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24 May 2019 19:57
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  •   Home > News > International

    Japan's Emperor Akihito to abdicate, ushering in new era and potentially IT chaos

    With the ascension of a new emperor, Japan is entering an era called "beautiful harmony". But the first change to the country's ancient imperial calendar in the digital age could lead to tech chaos.


    Today marks the end of an era in Japan, with Emperor Akihito abdicating his throne as part of a major celebration for the world's oldest continuous monarchy.

    After 31 years, Emperor Akihito felt the time was right to step down and hand over the important symbolic role to his son, Crown Prince Naruhito.

    But when the clocks tick over to midnight and a new era begins, there are fears the country's ancient calendar system could trigger technological chaos.

    Each emperor has their own era name— the current period is known as Heisei, which translates to "achieving peace".

    Tomorrow is the start of the Reiwa period, which means "beautiful harmony".

    The Japanese imperial calendar system is based on these eras.

    Many computers in Japan have code which uses that imperial system instead of the Gregorian calendar used almost everywhere else.

    When Emperor Akihito was enthroned in 1989, it brought the 64th year of Showa to a close, and signified the beginning of Hersei 1.

    But computer systems have become far more complicated and widely used since 1989, and no-one quite knows how software will react to the end of the 31st year of Heisei.

    Reiwa 1 could lead to computer malfunctions, system errors, frustration and confusion.

    Microsoft said last year that preparing for the era change was of "high importance".

    "This is a rare event, however it means that most software has not been tested to ensure that it will behave with an additional era," the company warned.

    Microsoft even warned the magnitude of the event may be similar to Y2K.

    In the lead-up to the new millennium, some tech experts feared computers would stop working on January 1, 2000, because most software used two-digit codes to represent the year.

    The thinking was that the year 2000 would be indistinguishable from 1900, and programs used by banks, airports, the power grid and even traffic lights would melt down.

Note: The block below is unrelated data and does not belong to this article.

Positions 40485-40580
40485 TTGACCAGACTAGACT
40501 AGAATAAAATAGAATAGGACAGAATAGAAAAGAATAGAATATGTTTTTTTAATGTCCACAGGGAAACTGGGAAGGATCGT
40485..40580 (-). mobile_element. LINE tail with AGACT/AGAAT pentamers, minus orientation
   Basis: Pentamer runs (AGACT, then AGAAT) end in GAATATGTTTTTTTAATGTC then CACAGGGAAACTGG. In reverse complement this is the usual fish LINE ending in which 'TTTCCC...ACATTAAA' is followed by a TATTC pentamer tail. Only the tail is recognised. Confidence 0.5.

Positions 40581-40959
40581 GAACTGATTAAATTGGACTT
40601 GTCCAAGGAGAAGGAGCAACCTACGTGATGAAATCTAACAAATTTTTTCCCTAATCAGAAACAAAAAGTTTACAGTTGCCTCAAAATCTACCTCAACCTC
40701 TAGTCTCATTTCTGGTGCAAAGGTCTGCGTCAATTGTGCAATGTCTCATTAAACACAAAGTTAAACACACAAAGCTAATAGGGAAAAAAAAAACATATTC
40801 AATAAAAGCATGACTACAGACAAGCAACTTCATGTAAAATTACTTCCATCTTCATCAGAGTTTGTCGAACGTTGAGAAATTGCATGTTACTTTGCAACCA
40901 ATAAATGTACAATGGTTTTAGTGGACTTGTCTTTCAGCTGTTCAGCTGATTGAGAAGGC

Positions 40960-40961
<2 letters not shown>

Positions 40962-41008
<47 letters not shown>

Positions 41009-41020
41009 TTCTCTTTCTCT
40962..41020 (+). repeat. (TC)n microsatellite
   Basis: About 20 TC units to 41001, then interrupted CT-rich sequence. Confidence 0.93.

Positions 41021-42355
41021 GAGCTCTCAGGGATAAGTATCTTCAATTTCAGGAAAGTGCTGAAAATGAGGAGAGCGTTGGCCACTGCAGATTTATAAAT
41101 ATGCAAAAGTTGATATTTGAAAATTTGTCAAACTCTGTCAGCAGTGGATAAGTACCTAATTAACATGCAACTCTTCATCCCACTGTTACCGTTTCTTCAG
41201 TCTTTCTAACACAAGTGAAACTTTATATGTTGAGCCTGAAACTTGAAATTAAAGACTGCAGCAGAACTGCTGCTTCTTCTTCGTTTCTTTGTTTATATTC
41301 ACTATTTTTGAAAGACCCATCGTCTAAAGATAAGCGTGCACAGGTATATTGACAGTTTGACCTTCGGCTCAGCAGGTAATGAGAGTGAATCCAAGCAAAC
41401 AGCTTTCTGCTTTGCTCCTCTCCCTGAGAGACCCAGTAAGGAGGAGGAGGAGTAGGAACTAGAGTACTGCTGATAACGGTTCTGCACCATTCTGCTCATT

Microsoft said even though there was a global effort to avert a Y2K catastrophe, many organisations still encountered problems in January 2000.

    Most big businesses and major infrastructure systems in Japan are likely to survive unscathed.

    But a recent survey by the Ministry of Economy found 20 per cent of 3,000 private companies said they did not know if their systems used Japanese eras.

    While Japan is incredibly technologically advanced in many areas, it still has a fondness and strong reliance on fax machines for important business communications.

    When the new era name was announced, that is how international embassies were notified by the Ministry of Foreign Affairs.

    Official government records including tax documents and marriage registrations all still use the imperial calendar.

    End of an era as modernising Emperor abdicates

    At 6:00pm AEST, Emperor Akihito is expected to formally abdicate, marking the end of weeks of ceremonies, including visits to inform Shinto gods of his plan to step down.

    Tomorrow morning, Crown Prince Naruhito will accede to the throne.

    In honour of the abdication and new emperor, Japan has extended its annual golden week holiday to 10 days, giving locals extra reason to celebrate.

    Emperors have played an important, unifying role for Japan, but it is a position that has changed dramatically in the last 70 years.

    Emperor Hirohito, who ruled during the Showa era, was revered as a god-like figure.

    "One of his functions was to chair important meetings of the generals and admirals and when he was seen in public, people were not supposed to look at him directly," Michael Watson from Meiji Gakuin University said.

    "People were expected to worship the emperor and that changed completely after the second World War."

    After 1945, the role was redefined as a "symbol of the state and unity of the people", and was stripped of any political power.

    But Emperor Hirohito stayed on to maintain a sense of unity for the nation after the war.

    When he died in 1989, his son Emperor Akihito's tone and approach to the public was vastly different.

    "[Emperor Akihito would be] kneeling down and talking to victims who were displaced after the [Fukushima] tsunami or who suffered radiation sickness," Professor Watson said.

    "It's a bit like in England with Princess Diana going to the AIDS hospitals. It had the same symbolic importance for people that they are willing to do this."

    Unlike the British monarchy which dates back to the 6th century and the Chinese imperial dynasties which date back to around 1500BC, Japan's system is believed to be the oldest continuous hereditary system.

    On the streets of Sugamo — a district in Tokyo famous for catering to Japan's ever-increasing number of elderly residents — there was great fondness for Emperor Akihito.

    Being the same age as the abdicating Emperor, Chikara Tanabe was grateful for Emperor Akihito's service.

    "I think his job was tough. I wouldn't be able to do it. He could have abdicated when he was 80," she said.

    Mioko Sekiguchi, 96, has lived through two imperial eras and is about to witness the dawning of a third.

    "When I look back, it was a tumultuous time when I was a child during the Showa era. I felt the Heisei era was a peaceful time. "

    © 2019 ABC Australian Broadcasting Corporation. All rights reserved


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